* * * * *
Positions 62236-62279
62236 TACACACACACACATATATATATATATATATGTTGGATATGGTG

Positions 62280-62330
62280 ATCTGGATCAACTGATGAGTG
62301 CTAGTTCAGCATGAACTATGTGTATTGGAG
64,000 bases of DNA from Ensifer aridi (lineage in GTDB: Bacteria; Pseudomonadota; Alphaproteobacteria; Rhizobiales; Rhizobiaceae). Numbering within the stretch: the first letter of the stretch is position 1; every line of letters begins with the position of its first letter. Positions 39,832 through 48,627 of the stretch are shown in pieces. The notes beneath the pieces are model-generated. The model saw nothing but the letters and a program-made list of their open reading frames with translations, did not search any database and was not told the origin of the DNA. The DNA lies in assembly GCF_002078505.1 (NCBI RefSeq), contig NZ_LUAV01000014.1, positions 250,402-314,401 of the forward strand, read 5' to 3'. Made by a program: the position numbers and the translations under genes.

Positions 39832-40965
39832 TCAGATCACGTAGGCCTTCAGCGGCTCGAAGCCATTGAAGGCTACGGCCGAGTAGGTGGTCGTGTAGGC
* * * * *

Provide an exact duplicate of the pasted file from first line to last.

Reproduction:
Positions 62236-62279
62236 TACACACACACACATATATATATATATATATGTTGGATATGGTG

Positions 62280-62330
62280 ATCTGGATCAACTGATGAGTG
62301 CTAGTTCAGCATGAACTATGTGTATTGGAG
64,000 bases of DNA from Ensifer aridi (lineage in GTDB: Bacteria; Pseudomonadota; Alphaproteobacteria; Rhizobiales; Rhizobiaceae). Numbering within the stretch: the first letter of the stretch is position 1; every line of letters begins with the position of its first letter. Positions 39,832 through 48,627 of the stretch are shown in pieces. The notes beneath the pieces are model-generated. The model saw nothing but the letters and a program-made list of their open reading frames with translations, did not search any database and was not told the origin of the DNA. The DNA lies in assembly GCF_002078505.1 (NCBI RefSeq), contig NZ_LUAV01000014.1, positions 250,402-314,401 of the forward strand, read 5' to 3'. Made by a program: the position numbers and the translations under genes.

Positions 39832-40965
39832 TCAGATCACGTAGGCCTTCAGCGGCTCGAAGCCATTGAAGGCTACGGCCGAGTAGGTGGTCGTGTAGGC